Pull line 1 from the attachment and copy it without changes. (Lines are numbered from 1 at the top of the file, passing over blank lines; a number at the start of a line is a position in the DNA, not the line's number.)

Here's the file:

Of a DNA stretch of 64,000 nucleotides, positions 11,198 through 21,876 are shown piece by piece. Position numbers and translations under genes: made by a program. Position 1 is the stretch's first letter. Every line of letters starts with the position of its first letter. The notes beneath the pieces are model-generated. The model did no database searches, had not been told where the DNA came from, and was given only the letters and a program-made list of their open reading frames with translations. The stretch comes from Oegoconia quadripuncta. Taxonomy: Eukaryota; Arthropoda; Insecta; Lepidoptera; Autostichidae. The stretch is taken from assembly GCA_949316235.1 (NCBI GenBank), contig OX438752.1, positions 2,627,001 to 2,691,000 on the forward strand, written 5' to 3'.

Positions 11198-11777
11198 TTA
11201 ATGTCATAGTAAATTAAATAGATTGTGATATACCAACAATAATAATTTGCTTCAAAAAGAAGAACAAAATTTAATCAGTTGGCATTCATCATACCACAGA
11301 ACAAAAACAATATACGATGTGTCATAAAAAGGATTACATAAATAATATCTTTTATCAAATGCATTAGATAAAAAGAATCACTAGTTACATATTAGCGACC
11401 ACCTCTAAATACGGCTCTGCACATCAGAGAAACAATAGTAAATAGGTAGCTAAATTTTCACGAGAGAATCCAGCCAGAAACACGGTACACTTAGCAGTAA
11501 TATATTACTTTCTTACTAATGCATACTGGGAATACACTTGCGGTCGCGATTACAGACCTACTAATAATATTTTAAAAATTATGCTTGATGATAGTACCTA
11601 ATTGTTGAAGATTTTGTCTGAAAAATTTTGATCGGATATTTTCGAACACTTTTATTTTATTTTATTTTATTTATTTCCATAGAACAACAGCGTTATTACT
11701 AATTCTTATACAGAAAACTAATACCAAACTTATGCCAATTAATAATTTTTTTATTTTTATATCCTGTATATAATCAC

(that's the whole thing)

Of a DNA stretch of 64,000 nucleotides, positions 11,198 through 21,876 are shown piece by piece. Position numbers and translations under genes: made by a program. Position 1 is the stretch's first letter. Every line of letters starts with the position of its first letter. The notes beneath the pieces are model-generated. The model did no database searches, had not been told where the DNA came from, and was given only the letters and a program-made list of their open reading frames with translations. The stretch comes from Oegoconia quadripuncta. Taxonomy: Eukaryota; Arthropoda; Insecta; Lepidoptera; Autostichidae. The stretch is taken from assembly GCA_949316235.1 (NCBI GenBank), contig OX438752.1, positions 2,627,001 to 2,691,000 on the forward strand, written 5' to 3'.